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Conserved structural elements in the V3 crown of HIV-1 gp120

Nature Structural & Molecular Biology volume 17, pages 955961 (2010) | Download Citation

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Abstract

Binding of the third variable region (V3) of the HIV-1 envelope glycoprotein gp120 to the cell-surface coreceptors CCR5 or CXCR4 during viral entry suggests that there are conserved structural elements in this sequence-variable region. These conserved elements could serve as epitopes to be targeted by a vaccine against HIV-1. Here we perform a systematic structural analysis of representative human anti-V3 monoclonal antibodies in complex with V3 peptides, revealing that the crown of V3 has four conserved structural elements: an arch, a band, a hydrophobic core and the peptide backbone. These are either unaffected by or are subject to minimal sequence variation. As these regions are targeted by cross-clade neutralizing human antibodies, they provide a blueprint for the design of vaccine immunogens that could elicit broadly cross-reactive protective antibodies.

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Change history

  • 21 July 2010

    In the version of this article initially published online, 4 residues should have read 13. In addition in figure 1a, circulet should have read circlet. These errors have been corrected for the print, PDF and HTML versions of this article.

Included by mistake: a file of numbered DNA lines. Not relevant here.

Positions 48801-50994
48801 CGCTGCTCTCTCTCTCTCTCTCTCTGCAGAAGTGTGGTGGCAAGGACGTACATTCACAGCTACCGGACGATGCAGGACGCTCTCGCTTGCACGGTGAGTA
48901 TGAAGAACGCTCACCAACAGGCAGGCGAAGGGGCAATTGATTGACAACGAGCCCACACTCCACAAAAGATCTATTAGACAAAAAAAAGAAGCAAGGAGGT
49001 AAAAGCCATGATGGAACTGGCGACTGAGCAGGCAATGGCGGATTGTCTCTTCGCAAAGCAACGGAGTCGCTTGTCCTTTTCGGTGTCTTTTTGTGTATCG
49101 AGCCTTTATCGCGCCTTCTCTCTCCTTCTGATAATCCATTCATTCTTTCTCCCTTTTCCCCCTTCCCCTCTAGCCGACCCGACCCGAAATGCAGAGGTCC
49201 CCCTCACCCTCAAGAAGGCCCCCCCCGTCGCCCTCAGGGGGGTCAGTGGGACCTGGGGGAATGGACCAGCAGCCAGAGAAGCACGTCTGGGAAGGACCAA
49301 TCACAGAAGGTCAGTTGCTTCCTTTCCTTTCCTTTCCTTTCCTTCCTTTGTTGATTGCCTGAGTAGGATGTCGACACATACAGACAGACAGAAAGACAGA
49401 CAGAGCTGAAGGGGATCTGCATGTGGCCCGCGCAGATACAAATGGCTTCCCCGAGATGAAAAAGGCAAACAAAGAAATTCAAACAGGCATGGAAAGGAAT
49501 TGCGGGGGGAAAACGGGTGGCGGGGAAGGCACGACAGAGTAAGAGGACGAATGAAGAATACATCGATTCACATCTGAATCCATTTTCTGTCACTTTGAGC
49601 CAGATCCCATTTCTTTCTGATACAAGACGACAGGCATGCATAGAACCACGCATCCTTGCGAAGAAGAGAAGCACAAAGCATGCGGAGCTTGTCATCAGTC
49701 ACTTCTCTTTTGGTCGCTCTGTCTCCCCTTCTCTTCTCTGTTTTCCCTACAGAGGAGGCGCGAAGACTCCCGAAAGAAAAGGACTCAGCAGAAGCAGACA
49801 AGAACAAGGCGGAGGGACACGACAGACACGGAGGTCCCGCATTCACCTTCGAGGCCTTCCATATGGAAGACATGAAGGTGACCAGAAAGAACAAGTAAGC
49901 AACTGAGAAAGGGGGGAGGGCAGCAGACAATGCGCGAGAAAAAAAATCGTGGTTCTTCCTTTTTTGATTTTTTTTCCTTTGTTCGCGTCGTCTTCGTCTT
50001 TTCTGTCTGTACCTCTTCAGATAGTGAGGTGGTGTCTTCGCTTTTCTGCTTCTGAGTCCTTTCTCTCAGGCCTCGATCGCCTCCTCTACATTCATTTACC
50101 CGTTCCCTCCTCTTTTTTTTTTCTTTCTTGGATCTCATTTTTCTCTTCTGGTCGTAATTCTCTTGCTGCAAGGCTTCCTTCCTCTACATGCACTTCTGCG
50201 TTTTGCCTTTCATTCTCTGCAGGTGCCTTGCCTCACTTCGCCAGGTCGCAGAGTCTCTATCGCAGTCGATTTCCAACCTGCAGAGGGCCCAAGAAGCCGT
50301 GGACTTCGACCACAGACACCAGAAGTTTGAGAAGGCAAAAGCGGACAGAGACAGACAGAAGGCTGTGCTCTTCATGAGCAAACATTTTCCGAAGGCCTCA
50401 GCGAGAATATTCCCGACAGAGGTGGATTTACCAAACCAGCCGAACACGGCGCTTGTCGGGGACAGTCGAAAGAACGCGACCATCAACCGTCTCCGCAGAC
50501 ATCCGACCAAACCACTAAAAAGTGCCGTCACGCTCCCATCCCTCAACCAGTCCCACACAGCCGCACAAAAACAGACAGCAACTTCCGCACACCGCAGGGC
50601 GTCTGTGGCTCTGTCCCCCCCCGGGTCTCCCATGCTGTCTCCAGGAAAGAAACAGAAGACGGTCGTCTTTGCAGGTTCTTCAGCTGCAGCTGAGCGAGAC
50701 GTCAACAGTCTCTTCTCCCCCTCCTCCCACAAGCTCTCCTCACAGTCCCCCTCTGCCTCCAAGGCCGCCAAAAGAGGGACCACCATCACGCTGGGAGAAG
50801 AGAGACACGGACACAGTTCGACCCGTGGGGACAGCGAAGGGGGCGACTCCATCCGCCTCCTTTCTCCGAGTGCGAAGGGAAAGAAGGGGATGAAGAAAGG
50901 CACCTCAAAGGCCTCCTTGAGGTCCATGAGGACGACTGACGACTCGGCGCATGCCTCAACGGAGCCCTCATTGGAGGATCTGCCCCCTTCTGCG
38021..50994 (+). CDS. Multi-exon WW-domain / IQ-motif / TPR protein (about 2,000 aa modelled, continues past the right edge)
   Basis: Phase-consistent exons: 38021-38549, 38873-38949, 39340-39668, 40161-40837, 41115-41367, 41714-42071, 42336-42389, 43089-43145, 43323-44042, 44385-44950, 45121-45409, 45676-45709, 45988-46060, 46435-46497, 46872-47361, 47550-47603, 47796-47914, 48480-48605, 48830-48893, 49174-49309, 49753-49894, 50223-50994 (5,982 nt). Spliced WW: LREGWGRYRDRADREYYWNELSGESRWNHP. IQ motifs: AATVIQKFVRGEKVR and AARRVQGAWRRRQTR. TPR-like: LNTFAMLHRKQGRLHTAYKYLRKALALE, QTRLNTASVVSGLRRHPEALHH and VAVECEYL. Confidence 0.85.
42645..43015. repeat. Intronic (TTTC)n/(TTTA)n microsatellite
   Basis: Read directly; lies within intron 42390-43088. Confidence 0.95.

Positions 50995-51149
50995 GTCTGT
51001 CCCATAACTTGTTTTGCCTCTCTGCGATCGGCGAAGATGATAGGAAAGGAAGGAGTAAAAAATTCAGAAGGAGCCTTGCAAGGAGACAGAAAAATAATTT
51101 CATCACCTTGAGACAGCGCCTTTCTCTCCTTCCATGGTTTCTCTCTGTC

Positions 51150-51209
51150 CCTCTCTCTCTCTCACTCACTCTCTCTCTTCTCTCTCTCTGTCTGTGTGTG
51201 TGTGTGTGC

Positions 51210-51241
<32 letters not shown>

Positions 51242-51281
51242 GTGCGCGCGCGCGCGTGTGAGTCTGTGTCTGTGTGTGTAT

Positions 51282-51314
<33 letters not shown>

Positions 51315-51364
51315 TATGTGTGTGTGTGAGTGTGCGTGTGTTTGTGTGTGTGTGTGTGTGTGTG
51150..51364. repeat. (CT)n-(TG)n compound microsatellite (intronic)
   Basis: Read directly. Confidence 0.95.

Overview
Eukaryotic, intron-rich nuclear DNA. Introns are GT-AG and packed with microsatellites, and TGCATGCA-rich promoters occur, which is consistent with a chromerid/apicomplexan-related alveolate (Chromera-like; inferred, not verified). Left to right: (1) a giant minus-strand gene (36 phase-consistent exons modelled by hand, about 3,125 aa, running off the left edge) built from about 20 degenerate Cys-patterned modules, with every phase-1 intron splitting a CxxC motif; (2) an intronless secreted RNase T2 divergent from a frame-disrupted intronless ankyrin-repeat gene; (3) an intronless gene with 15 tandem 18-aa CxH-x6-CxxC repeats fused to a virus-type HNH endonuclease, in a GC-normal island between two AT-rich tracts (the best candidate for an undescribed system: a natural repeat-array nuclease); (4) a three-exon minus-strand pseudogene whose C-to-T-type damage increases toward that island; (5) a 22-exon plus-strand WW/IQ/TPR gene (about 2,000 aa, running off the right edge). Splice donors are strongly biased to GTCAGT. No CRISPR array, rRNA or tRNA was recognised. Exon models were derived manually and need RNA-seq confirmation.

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Acknowledgements

We thank R. Allison, formerly Press Secretary to Queen Elizabeth II, for providing the definition of the regions of the crown, as exemplified by the St. Edward's crown worn by Edward the Confessor, J. Sampson for assisting with the structure refinement and figure preparation, T. O'Neal and X.-H. Wang for antibody production and sequence analysis, staff members at beamlines X4A, X4C and X6A at the National Synchrotron Light Source for X-ray diffraction data collections and C. Hioe and N. Cowan for critical comments on the work and manuscript. This study was supported in part by the Bill and Melinda Gates Foundation, US National Institutes of Health grants AI36085 and HL59725, the Immunology Core of the New York University Center for AIDS Research (US National Institutes of Health grant AI27742) and by research funds from the US Department of Veterans Affairs.

Author information

Author notes

    • Xunqing Jiang
    •  & Valicia Burke

    These authors contributed equally to this work.

Affiliations

  1. Department of Biochemistry, New York University School of Medicine, New York, New York, USA.

    • Xunqing Jiang
    • , Valicia Burke
    •  & Xiang-Peng Kong
  2. Molsoft LLC, La Jolla, California, USA.

    • Maxim Totrov
  3. Department of Pathology, New York University School of Medicine, New York, New York, USA.

    • Constance Williams
    • , Miroslaw K Gorny
    •  & Susan Zolla-Pazner
  4. Department of Pharmacology, New York University School of Medicine, New York, New York, USA.

    • Timothy Cardozo
  5. Veterans Affairs New York Harbor Healthcare System, New York, New York, USA.

    • Susan Zolla-Pazner

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Contributions

X.J. and V.B. crystallized the complexes and collected the X-ray data; M.T. designed the V3 mimotope; C.W. produced the mAbs; T.C., M.K.G., S.Z.-P. and X.-P.K. designed the experiments; S.Z.-P. and X.-P.K. wrote the manuscript; all authors discussed the results and commented on the manuscript.

Competing interests

The authors declare no competing financial interests.

Corresponding author

Correspondence to Xiang-Peng Kong.

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https://doi.org/10.1038/nsmb.1861

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